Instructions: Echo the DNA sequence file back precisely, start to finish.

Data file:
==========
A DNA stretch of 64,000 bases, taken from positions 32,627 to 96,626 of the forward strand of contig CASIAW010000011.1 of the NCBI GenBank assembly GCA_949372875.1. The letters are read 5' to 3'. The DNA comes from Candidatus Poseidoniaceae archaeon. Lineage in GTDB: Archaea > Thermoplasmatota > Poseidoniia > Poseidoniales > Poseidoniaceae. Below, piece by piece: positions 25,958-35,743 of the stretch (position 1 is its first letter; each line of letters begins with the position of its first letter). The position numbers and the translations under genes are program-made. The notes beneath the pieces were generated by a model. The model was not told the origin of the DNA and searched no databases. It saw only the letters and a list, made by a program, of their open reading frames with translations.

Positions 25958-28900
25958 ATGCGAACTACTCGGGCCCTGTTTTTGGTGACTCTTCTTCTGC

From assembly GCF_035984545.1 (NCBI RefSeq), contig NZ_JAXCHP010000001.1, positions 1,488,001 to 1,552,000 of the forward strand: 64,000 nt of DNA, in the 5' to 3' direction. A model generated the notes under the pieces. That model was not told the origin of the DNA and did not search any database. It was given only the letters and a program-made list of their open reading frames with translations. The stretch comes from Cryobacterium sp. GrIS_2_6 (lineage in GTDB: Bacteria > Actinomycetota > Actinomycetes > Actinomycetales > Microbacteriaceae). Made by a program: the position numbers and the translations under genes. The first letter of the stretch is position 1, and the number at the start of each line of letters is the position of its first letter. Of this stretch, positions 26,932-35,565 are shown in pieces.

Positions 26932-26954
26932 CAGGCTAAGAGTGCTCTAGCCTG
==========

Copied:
A DNA stretch of 64,000 bases, taken from positions 32,627 to 96,626 of the forward strand of contig CASIAW010000011.1 of the NCBI GenBank assembly GCA_949372875.1. The letters are read 5' to 3'. The DNA comes from Candidatus Poseidoniaceae archaeon. Lineage in GTDB: Archaea > Thermoplasmatota > Poseidoniia > Poseidoniales > Poseidoniaceae. Below, piece by piece: positions 25,958-35,743 of the stretch (position 1 is its first letter; each line of letters begins with the position of its first letter). The position numbers and the translations under genes are program-made. The notes beneath the pieces were generated by a model. The model was not told the origin of the DNA and searched no databases. It saw only the letters and a list, made by a program, of their open reading frames with translations.

Positions 25958-28900
25958 ATGCGAACTACTCGGGCCCTGTTTTTGGTGACTCTTCTTCTGC

From assembly GCF_035984545.1 (NCBI RefSeq), contig NZ_JAXCHP010000001.1, positions 1,488,001 to 1,552,000 of the forward strand: 64,000 nt of DNA, in the 5' to 3' direction. A model generated the notes under the pieces. That model was not told the origin of the DNA and did not search any database. It was given only the letters and a program-made list of their open reading frames with translations. The stretch comes from Cryobacterium sp. GrIS_2_6 (lineage in GTDB: Bacteria > Actinomycetota > Actinomycetes > Actinomycetales > Microbacteriaceae). Made by a program: the position numbers and the translations under genes. The first letter of the stretch is position 1, and the number at the start of each line of letters is the position of its first letter. Of this stretch, positions 26,932-35,565 are shown in pieces.

Positions 26932-26954
26932 CAGGCTAAGAGTGCTCTAGCCTG